He said he would also bring greater transparency to the yet-to-be resolved pension and health plan merger, which, according to him, has left many members in the dark, by communicating directly with members.
A Unite for Strength supporter who declined to be identified because she wasn’t the official spokeswoman for Howard, said she doubted that Morales could bring transparency to the pension and health merger process, since the plans are overseen by trustees rather than the union president.
She added the layoffs were an inevitable result of redundancies created by the merger and there are already efforts under way to expedite residual payments to members, such as an ongoing trial period with a new vendor. Trade paper Variety reported in June that actors have been waiting an average of 56 days to receive residual checks, up eight days from 2010. Some actors claim they’ve had to wait three months.
Howard’s supporter said the increased wait times are partly due to an increased volume of checks coming through the union from new-media jobs and an increased membership base.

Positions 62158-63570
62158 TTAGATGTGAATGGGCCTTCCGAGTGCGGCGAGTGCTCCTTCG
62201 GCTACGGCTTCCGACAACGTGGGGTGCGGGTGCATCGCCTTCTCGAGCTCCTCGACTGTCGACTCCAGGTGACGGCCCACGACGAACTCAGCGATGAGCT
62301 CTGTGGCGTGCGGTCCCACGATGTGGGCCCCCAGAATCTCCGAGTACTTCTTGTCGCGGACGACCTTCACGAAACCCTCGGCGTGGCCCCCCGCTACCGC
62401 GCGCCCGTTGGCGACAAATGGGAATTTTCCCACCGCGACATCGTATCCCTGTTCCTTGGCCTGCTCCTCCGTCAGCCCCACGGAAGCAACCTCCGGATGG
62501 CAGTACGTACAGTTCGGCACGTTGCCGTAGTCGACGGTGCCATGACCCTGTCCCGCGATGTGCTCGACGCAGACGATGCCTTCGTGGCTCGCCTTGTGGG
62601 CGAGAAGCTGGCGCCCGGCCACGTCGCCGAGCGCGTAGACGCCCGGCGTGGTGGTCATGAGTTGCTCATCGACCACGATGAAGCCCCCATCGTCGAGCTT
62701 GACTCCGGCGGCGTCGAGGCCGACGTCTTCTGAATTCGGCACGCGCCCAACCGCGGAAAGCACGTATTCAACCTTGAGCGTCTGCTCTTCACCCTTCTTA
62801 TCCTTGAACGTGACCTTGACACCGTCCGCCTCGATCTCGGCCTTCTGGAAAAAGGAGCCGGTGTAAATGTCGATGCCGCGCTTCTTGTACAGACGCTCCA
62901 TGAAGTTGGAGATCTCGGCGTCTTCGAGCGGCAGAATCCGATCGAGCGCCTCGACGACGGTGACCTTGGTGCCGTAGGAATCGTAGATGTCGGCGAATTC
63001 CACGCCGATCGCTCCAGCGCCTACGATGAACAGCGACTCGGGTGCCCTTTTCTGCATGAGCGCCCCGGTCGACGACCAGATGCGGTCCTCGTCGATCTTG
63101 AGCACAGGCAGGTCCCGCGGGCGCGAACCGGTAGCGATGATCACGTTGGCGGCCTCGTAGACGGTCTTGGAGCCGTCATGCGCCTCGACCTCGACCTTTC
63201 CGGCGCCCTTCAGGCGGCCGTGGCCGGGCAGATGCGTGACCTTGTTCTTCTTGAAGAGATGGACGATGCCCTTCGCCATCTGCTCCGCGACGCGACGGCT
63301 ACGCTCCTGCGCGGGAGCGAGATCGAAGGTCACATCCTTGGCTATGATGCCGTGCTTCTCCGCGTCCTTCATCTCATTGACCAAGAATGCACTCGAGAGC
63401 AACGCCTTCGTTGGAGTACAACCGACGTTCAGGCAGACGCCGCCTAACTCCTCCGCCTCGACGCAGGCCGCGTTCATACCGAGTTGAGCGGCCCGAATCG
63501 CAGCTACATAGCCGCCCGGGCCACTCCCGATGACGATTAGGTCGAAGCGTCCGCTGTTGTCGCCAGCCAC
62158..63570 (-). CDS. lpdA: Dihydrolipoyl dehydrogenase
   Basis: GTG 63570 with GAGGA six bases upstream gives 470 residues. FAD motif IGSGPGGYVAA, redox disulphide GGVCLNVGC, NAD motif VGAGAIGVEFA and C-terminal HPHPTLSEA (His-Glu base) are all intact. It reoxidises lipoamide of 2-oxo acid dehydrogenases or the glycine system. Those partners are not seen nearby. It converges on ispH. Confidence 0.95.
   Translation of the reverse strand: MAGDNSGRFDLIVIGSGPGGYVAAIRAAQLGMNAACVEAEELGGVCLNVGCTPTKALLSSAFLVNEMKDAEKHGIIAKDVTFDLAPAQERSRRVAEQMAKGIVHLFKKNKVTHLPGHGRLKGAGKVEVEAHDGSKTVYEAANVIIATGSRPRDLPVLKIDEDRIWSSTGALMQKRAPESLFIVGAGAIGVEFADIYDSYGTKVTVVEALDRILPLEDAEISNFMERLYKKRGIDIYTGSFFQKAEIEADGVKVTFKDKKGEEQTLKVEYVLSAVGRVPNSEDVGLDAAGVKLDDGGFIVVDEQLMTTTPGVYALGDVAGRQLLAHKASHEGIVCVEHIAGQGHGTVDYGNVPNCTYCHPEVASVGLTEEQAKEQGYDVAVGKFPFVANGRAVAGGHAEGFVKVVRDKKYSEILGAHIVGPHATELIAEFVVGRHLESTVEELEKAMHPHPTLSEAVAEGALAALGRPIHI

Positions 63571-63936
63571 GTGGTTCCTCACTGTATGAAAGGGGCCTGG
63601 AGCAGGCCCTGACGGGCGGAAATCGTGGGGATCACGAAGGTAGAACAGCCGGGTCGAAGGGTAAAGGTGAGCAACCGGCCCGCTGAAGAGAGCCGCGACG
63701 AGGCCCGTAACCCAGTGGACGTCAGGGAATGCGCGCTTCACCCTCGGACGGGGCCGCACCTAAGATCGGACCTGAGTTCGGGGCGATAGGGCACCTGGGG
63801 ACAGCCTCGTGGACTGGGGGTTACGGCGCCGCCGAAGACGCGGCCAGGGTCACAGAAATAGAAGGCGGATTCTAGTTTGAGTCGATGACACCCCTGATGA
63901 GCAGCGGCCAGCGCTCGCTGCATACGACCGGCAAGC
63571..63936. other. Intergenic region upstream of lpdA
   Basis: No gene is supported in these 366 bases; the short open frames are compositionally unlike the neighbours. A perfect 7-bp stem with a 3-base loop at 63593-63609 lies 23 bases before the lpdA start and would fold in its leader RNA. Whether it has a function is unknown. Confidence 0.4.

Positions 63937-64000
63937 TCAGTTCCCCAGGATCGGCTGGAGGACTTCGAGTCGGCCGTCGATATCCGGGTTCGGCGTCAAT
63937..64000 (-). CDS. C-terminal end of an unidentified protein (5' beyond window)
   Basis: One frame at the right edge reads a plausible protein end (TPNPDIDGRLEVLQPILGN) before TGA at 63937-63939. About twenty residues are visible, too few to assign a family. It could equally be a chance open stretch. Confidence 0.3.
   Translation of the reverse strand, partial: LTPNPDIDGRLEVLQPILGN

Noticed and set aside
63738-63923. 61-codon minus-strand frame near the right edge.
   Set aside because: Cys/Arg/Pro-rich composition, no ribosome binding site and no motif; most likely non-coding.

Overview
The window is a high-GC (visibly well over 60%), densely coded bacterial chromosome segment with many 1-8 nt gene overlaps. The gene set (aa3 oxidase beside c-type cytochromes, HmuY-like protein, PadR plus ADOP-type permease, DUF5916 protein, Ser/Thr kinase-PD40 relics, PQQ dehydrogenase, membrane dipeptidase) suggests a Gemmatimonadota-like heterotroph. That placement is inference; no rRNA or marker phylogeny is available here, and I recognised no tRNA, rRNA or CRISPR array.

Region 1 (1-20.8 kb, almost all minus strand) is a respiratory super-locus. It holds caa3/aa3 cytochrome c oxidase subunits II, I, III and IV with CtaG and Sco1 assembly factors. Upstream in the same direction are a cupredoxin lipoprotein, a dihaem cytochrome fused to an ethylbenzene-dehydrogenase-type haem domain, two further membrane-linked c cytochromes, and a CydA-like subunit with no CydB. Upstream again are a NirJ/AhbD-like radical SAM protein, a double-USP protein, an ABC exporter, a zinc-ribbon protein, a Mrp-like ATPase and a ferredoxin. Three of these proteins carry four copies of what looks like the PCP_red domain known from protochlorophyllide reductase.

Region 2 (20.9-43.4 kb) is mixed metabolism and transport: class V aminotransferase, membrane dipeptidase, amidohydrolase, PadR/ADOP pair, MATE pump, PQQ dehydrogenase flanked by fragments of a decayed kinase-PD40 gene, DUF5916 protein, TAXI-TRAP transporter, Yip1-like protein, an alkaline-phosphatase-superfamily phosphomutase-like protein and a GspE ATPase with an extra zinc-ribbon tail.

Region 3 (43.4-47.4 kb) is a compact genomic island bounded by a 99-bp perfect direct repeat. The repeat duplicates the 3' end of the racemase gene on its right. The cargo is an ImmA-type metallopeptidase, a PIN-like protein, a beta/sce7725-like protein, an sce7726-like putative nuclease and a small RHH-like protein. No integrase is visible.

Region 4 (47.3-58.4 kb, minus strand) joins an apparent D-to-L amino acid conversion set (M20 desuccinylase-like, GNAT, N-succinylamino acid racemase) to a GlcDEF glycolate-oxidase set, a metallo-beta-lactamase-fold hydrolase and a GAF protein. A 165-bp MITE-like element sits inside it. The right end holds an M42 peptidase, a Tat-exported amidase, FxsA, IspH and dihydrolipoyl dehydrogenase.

More than anything, the incumbent is banking on a good showing from the large group of supporters who voted for last year’s merger. Howard is vowing to deliver on the promise of a merged union’s increased bargaining clout.
“I recognize our greatest strength lies in a united approach now that we are negotiating as one union,” he said in the statement. “We must take the same strong approach in our upcoming television-theatrical negotiations – an area where so many of our members make their living, especially in cable and new media – like we did with our commercials contract that put nearly a quarter-of-a-billion extra dollars into our members’ pockets.”